- Fortune Telling and Mindreading (Jumping to Conclusions).
- With this type of thinking it is believed that emotions about a person or situation are, in fact, the reality of the event (Inner Space Team, Cognitive Distortion: Reeling You In, March 31, 2017).
- Should Statements.
- Criticism of oneself or others. Often the terms “should have” or “could have” are used. (Everyday Health, 10 Cognitive Distortions, 2016).
- Mental Filtering/Filtering/Selective Abstraction.
An individual with this thinking pattern tends to selectively pay attention only to the negatives in an event, person or situation and dwells on those instead of considering the positives too and looking at the larger picture. This may also be seen where one detail or aspect of a situation is emphasized leaving the other aspects blurred and in the background (Inner Space Team, Cognitive Distortion: Reeling You In, March 31, 2017).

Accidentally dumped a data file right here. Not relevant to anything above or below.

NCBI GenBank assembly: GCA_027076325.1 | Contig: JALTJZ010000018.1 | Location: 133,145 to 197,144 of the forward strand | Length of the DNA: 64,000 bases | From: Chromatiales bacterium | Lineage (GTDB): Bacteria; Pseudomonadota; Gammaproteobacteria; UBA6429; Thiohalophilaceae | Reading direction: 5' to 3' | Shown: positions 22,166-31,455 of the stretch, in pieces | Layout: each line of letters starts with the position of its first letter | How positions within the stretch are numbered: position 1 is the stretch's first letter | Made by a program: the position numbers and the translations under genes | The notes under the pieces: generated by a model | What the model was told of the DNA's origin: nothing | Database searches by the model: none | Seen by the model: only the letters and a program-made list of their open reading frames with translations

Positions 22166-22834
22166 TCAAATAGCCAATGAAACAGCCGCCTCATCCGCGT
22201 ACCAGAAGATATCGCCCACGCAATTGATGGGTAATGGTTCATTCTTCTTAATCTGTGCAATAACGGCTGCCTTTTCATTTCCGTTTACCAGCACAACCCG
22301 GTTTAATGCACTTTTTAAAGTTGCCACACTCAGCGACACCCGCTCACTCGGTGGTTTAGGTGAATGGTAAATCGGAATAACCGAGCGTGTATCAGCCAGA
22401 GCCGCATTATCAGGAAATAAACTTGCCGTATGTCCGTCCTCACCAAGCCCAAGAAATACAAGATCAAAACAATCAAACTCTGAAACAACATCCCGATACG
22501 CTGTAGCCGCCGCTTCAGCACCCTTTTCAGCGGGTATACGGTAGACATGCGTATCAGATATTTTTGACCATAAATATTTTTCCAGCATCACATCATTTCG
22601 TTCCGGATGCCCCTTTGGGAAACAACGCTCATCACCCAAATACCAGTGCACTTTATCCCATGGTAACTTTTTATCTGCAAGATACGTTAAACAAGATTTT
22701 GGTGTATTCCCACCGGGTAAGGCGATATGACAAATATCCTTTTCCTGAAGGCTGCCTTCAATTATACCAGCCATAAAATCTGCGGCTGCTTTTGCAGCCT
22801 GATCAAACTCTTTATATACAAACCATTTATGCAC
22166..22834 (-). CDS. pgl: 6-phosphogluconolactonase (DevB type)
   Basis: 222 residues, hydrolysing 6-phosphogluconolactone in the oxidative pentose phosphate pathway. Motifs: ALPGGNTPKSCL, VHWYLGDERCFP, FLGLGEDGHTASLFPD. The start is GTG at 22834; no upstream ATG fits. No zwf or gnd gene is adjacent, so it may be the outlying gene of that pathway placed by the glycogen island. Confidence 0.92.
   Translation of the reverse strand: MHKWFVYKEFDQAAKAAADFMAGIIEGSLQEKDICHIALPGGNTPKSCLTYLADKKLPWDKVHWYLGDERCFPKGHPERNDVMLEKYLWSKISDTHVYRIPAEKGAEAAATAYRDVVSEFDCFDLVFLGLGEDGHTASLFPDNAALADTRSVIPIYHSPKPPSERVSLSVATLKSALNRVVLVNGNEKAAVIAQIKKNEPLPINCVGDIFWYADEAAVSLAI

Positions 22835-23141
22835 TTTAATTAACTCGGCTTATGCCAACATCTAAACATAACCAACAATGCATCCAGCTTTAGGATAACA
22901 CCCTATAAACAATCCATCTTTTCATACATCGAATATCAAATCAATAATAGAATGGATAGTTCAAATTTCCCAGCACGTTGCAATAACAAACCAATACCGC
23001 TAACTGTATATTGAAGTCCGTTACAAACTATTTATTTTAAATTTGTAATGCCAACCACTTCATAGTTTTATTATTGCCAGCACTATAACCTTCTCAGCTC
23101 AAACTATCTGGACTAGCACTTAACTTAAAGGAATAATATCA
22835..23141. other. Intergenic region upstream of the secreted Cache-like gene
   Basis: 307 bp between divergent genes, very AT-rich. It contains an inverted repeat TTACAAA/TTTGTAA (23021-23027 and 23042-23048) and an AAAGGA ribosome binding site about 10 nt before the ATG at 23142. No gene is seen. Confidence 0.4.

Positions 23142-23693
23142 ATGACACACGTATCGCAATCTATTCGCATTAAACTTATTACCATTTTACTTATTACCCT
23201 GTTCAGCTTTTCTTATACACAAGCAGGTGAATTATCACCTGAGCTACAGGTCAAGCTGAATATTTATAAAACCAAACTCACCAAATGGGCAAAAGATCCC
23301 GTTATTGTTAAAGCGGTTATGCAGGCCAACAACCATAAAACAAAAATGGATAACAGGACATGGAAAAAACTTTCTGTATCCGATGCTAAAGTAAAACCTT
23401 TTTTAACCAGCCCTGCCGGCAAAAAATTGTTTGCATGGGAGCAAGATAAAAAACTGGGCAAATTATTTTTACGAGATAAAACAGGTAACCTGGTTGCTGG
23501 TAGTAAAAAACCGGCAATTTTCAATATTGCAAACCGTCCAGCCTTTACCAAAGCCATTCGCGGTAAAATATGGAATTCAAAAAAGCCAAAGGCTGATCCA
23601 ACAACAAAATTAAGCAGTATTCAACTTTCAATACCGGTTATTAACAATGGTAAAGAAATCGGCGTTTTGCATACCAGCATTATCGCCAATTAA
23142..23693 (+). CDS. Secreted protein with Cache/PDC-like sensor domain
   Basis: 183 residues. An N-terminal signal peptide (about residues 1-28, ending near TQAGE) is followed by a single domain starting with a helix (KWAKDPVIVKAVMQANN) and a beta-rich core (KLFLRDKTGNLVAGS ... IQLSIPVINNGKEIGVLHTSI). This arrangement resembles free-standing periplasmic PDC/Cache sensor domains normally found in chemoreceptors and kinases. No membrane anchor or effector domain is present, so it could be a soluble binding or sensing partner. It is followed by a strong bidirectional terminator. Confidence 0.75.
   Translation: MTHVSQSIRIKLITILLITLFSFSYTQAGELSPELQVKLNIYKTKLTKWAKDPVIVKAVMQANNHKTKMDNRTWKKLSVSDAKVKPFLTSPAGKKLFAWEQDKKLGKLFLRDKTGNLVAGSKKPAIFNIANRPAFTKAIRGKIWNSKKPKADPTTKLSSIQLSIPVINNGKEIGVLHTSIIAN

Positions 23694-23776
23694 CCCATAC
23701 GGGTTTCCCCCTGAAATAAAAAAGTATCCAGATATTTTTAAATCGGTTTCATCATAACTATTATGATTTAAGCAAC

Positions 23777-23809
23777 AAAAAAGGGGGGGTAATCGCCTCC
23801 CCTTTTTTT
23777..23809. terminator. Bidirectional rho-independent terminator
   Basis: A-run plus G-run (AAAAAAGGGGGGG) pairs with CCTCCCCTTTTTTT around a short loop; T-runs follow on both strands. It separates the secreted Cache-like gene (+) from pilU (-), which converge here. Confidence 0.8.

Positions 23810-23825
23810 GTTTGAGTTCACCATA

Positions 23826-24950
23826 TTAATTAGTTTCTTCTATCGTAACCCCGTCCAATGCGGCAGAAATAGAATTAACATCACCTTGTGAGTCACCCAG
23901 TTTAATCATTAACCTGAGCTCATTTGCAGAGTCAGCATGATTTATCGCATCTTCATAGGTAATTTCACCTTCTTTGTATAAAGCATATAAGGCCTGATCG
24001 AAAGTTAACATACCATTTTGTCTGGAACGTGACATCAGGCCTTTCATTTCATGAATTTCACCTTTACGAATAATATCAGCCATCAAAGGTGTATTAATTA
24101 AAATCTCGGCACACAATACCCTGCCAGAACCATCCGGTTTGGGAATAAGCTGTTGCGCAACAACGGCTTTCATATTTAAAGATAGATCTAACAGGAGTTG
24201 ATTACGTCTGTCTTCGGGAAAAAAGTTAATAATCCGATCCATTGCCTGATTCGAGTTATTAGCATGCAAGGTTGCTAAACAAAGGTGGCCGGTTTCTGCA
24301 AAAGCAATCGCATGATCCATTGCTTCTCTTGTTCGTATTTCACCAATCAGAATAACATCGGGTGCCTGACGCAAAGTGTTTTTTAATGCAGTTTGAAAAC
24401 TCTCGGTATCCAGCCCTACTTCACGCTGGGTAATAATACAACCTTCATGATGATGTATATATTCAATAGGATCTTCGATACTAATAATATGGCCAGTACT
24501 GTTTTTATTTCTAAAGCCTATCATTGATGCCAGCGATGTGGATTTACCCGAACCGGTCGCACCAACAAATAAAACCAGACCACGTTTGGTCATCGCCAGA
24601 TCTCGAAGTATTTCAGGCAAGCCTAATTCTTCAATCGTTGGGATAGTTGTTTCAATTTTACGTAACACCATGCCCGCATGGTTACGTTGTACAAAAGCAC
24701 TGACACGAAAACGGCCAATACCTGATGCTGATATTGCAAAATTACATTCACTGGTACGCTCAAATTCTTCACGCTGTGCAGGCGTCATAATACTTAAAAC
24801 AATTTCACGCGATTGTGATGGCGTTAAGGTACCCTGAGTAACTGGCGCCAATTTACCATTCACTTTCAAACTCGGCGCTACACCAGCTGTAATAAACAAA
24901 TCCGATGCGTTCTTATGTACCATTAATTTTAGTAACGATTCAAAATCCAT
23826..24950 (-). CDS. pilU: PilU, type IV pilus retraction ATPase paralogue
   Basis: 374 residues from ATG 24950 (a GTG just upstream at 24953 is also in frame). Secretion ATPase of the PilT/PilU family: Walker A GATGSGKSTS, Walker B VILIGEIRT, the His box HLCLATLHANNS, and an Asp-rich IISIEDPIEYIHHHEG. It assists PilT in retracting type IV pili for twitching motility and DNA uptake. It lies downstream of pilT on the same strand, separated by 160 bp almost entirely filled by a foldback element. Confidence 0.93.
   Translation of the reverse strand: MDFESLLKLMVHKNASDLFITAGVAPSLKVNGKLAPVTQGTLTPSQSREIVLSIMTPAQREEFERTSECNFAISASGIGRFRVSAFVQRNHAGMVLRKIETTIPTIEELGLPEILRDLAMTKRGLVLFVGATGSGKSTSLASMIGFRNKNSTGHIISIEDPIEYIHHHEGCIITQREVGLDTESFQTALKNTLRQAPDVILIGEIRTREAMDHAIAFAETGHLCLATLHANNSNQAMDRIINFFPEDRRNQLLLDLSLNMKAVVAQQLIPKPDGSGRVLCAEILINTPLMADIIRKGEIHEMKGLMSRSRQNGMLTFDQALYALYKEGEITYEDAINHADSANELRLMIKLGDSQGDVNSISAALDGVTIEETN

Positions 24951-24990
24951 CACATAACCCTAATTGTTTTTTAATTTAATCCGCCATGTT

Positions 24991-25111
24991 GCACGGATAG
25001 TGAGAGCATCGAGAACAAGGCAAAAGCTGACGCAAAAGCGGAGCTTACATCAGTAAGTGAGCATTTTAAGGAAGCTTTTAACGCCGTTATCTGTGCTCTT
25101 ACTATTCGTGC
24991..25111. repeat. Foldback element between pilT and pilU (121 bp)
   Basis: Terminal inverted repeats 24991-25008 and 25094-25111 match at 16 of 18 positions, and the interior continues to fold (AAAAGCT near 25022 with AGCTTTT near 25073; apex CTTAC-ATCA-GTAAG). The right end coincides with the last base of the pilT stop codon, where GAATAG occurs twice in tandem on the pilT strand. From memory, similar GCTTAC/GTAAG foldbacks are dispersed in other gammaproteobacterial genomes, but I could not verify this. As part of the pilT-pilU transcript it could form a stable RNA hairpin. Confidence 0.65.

- Overgeneralization & Perfectionism.
- Everything has to be perfect in all aspects of life. Any negative event or situation is a never-ending pattern of defeat (Everyday Health, 10 Cognitive Distortions, 2016).
- Emotional Reasoning.
You assume that your negative emotions necessarily reflect the way things really are: “I feel terrified about going on airplanes. It must be very dangerous to fly.” Or “I feel guilty. I must be a rotten person.” Or “I feel angry. This proves I’m being treated unfairly.” Or “I feel so inferior. This means I’m a second-rate person.” Or “I feel hopeless. I must really be hopeless.” (The Pennsylvania Child Wealthfare Resource Center, Managing the Impact of Traumatic Stress on the Child Welfare Professional).
- Discounting the Positives.
- Similar to minimizing anything good in an event isn’t given a high priority (Inner Space Team, Cognitive Distortion: Reeling You In, March 31, 2017).